Voices from the past: CBC North to preserve historic Indigenous language programs
Vast archives - 'a record of the history of Canada' - are deteriorating, says managing director
The CBC has begun work on a massive project to preserve and catalogue countless hours of historic Indigenous language programming from the North, with the goal of making it available to the public.
"It's been a dream of the CBC in the North, and certainly of our language broadcasters," said Janice Stein, CBC North's managing director.
"Much of that material exists on reel-to-reel tape and it's deteriorating."
The project will eventually see all of CBC North's archived Indigenous language programming digitized and made available online.
It's a massive undertaking — there are "days, years of material, going back to the '50s and '60s," Stein says — and digitizing all of it is expected to take years. The CBC has set aside $500,000 for the project, a portion of the funds re-invested in CBC by the Liberal government.
Some material documents historic moments — the Berger Inquiry, the creation of Nunavut — while the vast majority simply captures day-to-day life in the North.
Digitizing the material "will save it forever. It's a record of the history of Canada," Stein said.
"It could actually spark more conversation about our life in the North, and where it started, and where it's going."
Stories and legends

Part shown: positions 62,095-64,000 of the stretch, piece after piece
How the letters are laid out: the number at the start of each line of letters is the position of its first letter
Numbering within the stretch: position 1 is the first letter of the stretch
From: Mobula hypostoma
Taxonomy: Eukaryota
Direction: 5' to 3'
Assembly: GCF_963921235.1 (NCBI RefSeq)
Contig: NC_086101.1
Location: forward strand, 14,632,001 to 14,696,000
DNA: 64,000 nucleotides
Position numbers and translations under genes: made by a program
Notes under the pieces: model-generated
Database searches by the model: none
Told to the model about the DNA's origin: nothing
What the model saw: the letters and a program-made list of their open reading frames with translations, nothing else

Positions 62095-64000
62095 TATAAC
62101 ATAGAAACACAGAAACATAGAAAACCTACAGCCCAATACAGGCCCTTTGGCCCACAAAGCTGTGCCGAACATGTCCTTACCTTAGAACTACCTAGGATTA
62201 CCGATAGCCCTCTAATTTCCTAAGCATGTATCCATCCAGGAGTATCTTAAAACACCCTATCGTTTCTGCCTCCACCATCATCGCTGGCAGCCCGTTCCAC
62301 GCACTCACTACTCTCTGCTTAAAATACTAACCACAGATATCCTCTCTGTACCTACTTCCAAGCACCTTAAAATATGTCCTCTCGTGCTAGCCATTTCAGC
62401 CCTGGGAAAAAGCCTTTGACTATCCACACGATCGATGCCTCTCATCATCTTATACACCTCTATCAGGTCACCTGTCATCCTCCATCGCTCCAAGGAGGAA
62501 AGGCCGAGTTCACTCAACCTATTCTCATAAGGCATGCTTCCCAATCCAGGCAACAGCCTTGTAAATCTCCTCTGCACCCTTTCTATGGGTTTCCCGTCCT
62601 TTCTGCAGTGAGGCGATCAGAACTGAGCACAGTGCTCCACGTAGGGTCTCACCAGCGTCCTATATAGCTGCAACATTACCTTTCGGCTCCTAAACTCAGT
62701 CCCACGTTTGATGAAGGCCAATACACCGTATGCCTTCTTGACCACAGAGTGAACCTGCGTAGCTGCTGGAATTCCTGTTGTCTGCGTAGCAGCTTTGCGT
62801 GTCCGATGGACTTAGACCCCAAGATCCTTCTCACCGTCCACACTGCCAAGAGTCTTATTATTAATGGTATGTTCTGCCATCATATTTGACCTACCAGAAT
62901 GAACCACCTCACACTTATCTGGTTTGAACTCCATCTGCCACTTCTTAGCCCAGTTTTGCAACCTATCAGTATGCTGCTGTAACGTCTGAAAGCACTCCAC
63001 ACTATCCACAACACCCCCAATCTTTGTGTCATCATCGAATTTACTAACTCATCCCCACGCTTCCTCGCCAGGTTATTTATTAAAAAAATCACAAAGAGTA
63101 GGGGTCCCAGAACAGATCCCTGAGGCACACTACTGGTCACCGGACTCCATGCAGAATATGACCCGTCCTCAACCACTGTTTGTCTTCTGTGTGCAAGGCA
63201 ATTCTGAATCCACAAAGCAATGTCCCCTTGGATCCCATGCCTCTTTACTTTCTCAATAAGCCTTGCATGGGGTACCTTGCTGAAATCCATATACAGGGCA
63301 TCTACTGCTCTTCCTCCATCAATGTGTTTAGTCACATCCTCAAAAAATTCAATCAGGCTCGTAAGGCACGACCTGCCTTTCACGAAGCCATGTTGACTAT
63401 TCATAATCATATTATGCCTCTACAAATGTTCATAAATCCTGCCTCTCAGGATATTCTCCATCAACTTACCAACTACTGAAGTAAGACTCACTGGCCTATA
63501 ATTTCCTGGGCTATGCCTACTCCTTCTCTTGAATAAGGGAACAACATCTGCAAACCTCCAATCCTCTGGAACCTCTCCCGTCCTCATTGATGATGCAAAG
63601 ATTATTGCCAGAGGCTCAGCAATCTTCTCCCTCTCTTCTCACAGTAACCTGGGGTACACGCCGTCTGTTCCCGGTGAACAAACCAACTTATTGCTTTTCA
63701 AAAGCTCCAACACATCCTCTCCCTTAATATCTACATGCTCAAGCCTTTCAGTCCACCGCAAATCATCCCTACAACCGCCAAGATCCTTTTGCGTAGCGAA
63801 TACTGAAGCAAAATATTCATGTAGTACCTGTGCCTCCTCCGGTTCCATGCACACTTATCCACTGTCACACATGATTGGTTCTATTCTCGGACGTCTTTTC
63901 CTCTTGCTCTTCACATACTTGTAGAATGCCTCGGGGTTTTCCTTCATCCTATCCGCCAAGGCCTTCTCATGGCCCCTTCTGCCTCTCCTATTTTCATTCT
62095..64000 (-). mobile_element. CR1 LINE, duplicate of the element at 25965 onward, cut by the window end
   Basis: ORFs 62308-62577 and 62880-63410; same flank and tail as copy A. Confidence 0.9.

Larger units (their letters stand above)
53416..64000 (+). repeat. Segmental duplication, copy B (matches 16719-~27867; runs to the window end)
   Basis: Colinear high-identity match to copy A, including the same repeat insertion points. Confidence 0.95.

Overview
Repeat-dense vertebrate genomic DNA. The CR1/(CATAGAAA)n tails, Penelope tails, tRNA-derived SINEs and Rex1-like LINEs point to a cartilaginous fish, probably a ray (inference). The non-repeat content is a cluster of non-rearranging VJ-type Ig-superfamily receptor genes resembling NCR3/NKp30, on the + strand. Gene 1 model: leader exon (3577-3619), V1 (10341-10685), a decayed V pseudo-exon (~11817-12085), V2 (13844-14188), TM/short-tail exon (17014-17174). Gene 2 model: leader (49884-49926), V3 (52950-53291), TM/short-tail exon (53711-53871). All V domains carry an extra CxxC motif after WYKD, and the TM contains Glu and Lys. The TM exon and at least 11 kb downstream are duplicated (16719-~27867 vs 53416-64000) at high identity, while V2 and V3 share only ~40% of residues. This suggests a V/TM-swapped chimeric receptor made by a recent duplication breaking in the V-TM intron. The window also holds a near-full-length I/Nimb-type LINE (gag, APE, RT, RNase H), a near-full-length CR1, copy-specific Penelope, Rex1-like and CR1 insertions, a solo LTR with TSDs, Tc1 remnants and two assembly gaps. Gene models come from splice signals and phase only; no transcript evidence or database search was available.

Stein says the CBC will be hiring people, fluent in the various languages, to help catalogue the material in a useable, searchable archive.
Leitha Kochon, longtime host of CBC North's North Slavey language program Le Got'She Deh, says the project is "really exciting for our people."
North Slavey is an official language in the N.W.T., though it's spoken by just a few hundred people. Kochon says that makes the CBC archives a valuable cultural and linguistic resource — there's currently nothing like it available anywhere.
"There's a lot of elders that told us stories, legends and it's our history ... Some of the stories were only told once, they were only aired once.
"We'll never get those people back again. A lot of these people are gone, the ones that told us the stories. And there's nobody in this world that would come and tell us those stories."
'The posterity of the language'
Not all of the hard-copy, analogue material is currently held in storage by the broadcaster, so CBC archivists and librarians have already been busy taking an inventory of what's held by other organizations and individuals, with the aim of copying and preserving those, as well.
The Yukon Native Language Centre in Whitehorse has a wall of cassette tapes with every episode of CBC North's long-running Gwich'in language program, dating back to the early 1980s. Those will all be digitized.
Andre Bourcier, the centre's acting director, says the CBC initiative is happening at the right time — he says there's been a lot of discussion about how to preserve historic material "that we really cherish."
"Right now, there is a resurgence of interest in the Gwich'in program, and the Gwich'in language in general. So it is our hope that more and more people will want to use this material as it becomes available," he says.
Bourcier says the Gwich'in programs are valuable because the program's host would typically phone Gwich'in speakers in communities across Yukon, the N.W.T. and Alaska and "just be chatting with them for an hour."
He says often the speakers were elders, who were very fluent in the language.
"That was their everyday language. When they were relating news or discussing the passing of some individuals and doing eulogies the language use was really, really clear and of a very high quality.
"So this is something very important for the posterity of the language — to make sure that people interested will have access to this treasure trove of quality language."
With files from Sandi Coleman, Loren McGinnis, Peter Sheldon